Heathrow warned passengers of possible delays, tweeting: ‘We continue to advise passengers arrive 3 hours prior to their scheduled departure time as we are not able to estimate queue times ahead of journeys, due to them being influenced by a significant range of factors.’
The carnage is set to go on throughout the summer because of the delays in processing counter-terror checks needed for new airport staff, with some said to be taking 30 weeks instead of the usual 14 to 15 while civil servants work from home. Pictured: passengers queuing at Heathrow this afternoon
Passengers queue early on Tuesday for security at Manchester Airport’s Terminal 1, as travel chaos continues at airports and ports as the Easter holidays get underway
Long queues seen yesterday as passengers arrive at Heathrow Airport’s Terminal 2 for the start of their Easter holiday
The latest figures show British Airways cancelled 662 flights while easyJet axed 357 last week, according to data from Cirium, which carries out aviation analysis. But some of these totals are based on historical cancellations and were flights axed months ago. Pictured left and right: Huge queues for security at Manchester Airport
Eurotunnel passengers face three-hour delays after train is halted in the Channel Tunnel
Eurotunnel passengers face a three hour delay on Monday morning due a train being halted in the Channel Tunnel.
Eurotunnel – the vehicle carrying railway tunnel that connects Folkestone with Coquelles beneath the English Channel – is reporting a three hour delay to services.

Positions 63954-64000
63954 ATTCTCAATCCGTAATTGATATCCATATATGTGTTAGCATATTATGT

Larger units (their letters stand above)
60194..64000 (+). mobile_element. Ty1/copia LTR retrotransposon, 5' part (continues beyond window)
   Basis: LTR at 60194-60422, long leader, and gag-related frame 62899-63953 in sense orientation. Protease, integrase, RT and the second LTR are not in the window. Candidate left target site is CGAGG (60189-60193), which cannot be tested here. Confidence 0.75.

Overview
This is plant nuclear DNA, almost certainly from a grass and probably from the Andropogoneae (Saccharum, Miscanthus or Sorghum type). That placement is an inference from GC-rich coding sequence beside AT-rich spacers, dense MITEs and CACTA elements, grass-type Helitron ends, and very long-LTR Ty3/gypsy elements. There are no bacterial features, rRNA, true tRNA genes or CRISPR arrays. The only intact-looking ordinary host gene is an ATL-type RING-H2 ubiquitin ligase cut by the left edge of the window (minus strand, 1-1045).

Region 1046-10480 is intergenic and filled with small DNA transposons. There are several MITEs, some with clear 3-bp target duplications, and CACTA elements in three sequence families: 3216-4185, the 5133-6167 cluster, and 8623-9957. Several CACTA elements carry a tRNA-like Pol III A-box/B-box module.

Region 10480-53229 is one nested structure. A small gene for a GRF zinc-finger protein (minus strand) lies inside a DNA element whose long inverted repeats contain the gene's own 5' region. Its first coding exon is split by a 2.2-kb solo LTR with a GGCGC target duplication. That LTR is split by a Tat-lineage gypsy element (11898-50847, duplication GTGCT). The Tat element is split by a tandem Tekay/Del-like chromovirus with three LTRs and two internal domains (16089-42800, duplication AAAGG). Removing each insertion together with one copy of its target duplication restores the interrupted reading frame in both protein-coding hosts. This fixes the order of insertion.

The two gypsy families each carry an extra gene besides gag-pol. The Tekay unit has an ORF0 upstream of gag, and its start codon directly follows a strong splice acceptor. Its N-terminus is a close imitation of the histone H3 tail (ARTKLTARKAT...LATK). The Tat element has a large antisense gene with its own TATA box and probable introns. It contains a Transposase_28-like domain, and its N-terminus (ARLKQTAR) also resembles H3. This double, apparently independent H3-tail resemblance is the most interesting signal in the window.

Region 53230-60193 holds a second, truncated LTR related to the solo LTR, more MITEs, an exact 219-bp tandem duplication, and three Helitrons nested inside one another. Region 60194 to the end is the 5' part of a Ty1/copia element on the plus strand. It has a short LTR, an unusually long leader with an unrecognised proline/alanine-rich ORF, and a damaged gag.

The travel firm, which is separate from the passenger-only Eurostar service, said it was due to a train stopped in the tunnel.
‘Due to a train stopped temporarily in the tunnel, our service is currently experiencing delays. Please check-in as planned. Apologies for this,’ Eurotunnel said on Twitter.
Passenger service Eurostar, which operates trains between London St Pancras and Europe, and which uses the same tunnels, also has delays, according to its website though has yet to post any updates on its Twitter page.
A delay warning on its website says: ‘Your train has been delayed because part of the track is temporarily closed in the Channel Tunnel. Speed restrictions are in place. We are sorry for the impact this may have on your plans.’
Long queues were also reported at Birmingham from 7.45am yesterday, with one passenger warning others to ‘get here early’. Another traveller, Luka Beckett, said she was ‘trapped’ on a grounded plane for 40 minutes on Sunday due to a lack of staff.
She told Birmingham Live: ‘We should have been home at around 10pm, but got in sometime after midnight. It was horrific.’
This follows a week of reported mass disruption with more than 1,100 flights cancelled throughout the UK. In the week up to April 3, a total of 1,143 flights were cancelled from and to the UK compared with just 197 flights cancelled the same week in 2019.
The latest figures show British Airways cancelled 662 flights while EasyJet axed 357 last week, according to data from Cirium, which carries out aviation analysis.
But some of these totals are based on historical cancellations and were flights axed months ago while airlines have claimed they represent a small percentage of their total flights.